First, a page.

Climate Change Water Demand for 2050

Table L

The Model also has access to climate change information until the year 2100.

While data can be run for each year, three driest years in the 2050’s were selected to give a representation of climate change. Figure 9 shows the climate data results which indicate that 2053, 2056, and 2059 generate the highest annual ETo and lowest annual precipitation. These three years were used in this report.

Figure 9

Table L provides the results of climate change on irrigation demand for the three years selected using current crops and irrigation systems. Current crops and irrigation systems are used to show the increase due to climate change only, with no other changes taking place.


Figure 10 shows all of the climate change scenario runs for the Okanagan using 12 climate models from 1960 to 2100. This work was compiled by Denise Neilsen at the Agriculture and Agri-Food Canada – Summerland Research Station. There is a lot of scatter in this figure, but it is obvious that there is a trend of increasing water demand.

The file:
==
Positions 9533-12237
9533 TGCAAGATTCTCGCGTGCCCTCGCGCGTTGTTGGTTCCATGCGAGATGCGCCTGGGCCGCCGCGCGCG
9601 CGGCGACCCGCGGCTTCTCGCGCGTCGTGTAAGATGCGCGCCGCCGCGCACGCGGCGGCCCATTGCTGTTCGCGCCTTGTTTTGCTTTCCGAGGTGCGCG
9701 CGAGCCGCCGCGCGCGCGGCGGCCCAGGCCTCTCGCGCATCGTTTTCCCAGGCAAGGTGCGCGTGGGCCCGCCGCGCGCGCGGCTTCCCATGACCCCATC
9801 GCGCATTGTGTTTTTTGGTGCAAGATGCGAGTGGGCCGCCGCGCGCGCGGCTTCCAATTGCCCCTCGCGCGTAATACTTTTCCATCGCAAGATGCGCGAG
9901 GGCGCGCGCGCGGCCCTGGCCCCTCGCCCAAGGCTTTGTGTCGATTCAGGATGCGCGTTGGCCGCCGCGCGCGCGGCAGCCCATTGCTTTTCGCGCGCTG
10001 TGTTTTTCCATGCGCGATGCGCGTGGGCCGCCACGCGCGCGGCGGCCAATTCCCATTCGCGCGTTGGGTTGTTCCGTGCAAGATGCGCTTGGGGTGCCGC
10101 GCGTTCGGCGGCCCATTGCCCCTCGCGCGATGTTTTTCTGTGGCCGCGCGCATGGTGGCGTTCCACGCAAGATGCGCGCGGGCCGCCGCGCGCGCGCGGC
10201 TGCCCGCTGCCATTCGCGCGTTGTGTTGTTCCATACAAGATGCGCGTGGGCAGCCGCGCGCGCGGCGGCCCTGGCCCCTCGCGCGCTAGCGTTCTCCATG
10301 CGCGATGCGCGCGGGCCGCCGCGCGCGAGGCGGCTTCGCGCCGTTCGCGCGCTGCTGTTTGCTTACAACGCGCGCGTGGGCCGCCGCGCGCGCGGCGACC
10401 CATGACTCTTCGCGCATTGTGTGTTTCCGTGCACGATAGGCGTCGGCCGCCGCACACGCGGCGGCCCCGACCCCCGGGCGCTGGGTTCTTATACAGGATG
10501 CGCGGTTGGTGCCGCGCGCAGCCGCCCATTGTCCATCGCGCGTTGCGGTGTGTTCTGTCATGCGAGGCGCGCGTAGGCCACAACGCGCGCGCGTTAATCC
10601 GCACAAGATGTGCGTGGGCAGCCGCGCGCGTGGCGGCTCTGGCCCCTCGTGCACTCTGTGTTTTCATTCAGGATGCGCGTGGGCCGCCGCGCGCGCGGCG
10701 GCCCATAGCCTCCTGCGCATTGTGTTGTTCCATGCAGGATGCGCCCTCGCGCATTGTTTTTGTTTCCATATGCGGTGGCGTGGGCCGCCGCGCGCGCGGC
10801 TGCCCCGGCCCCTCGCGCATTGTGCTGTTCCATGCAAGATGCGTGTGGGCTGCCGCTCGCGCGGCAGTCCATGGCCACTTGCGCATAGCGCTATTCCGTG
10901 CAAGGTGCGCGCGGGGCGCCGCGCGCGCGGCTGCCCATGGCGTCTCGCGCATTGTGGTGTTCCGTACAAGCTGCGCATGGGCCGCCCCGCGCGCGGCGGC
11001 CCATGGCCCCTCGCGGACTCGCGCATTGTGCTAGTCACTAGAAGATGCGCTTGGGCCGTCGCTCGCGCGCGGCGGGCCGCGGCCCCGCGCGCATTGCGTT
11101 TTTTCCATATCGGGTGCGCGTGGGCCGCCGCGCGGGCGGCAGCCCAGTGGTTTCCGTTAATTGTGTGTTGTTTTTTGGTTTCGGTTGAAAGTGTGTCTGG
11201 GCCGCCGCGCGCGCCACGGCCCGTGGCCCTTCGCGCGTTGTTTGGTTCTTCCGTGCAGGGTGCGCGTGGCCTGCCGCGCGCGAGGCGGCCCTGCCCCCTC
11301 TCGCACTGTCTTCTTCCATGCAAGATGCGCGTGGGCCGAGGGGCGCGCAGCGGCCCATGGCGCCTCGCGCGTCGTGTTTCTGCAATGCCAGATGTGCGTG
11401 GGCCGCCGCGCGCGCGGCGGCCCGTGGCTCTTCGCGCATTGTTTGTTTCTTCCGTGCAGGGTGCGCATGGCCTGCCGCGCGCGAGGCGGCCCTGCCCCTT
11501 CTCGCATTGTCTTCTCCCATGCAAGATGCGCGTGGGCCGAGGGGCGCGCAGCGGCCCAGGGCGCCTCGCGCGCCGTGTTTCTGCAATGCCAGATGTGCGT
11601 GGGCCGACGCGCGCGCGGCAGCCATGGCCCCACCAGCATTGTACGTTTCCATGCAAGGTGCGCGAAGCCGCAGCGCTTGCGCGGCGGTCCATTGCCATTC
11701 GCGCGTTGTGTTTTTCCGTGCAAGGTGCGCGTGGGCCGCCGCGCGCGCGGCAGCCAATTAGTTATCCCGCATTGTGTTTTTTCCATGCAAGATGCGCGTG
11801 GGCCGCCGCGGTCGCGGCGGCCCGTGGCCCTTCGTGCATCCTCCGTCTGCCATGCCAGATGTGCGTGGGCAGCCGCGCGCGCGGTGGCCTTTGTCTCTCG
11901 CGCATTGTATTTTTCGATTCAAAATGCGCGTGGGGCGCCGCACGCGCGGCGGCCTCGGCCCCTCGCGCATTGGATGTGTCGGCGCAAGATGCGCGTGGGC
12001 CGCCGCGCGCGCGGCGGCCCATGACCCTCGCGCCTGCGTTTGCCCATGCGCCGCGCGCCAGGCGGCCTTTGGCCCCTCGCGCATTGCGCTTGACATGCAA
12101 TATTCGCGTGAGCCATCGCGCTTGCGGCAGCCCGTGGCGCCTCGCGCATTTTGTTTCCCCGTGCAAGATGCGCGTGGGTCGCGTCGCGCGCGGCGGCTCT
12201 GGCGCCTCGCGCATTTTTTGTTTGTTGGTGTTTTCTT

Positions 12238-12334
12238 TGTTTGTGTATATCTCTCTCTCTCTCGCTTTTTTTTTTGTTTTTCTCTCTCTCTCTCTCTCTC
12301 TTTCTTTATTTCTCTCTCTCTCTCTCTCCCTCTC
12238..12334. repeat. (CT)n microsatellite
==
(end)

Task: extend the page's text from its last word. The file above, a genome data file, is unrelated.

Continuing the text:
Figure 10

The three climate change models used in this report are RCP26, RCP45 and RCP85. Running only three climate change models on three selected future years in RDN is not sufficient to provide a trend like in Figure 10. What the results do show is that in an extreme climate scenario, it is possible to have an annual water demand that is 30% higher than what was experienced in 2003. Averaging the data between the three climate change models shows that if the data for just the year 2053 is examined, the increase in demand is 10% higher than 2003. More runs of the climate change models will be required to better estimate a climate change trend for RDN.

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Model Results

The Model can use three different irrigation management factors: good, average and poor. Unless otherwise noted, ‘average’ management was used in the tables. Learn more about the Model.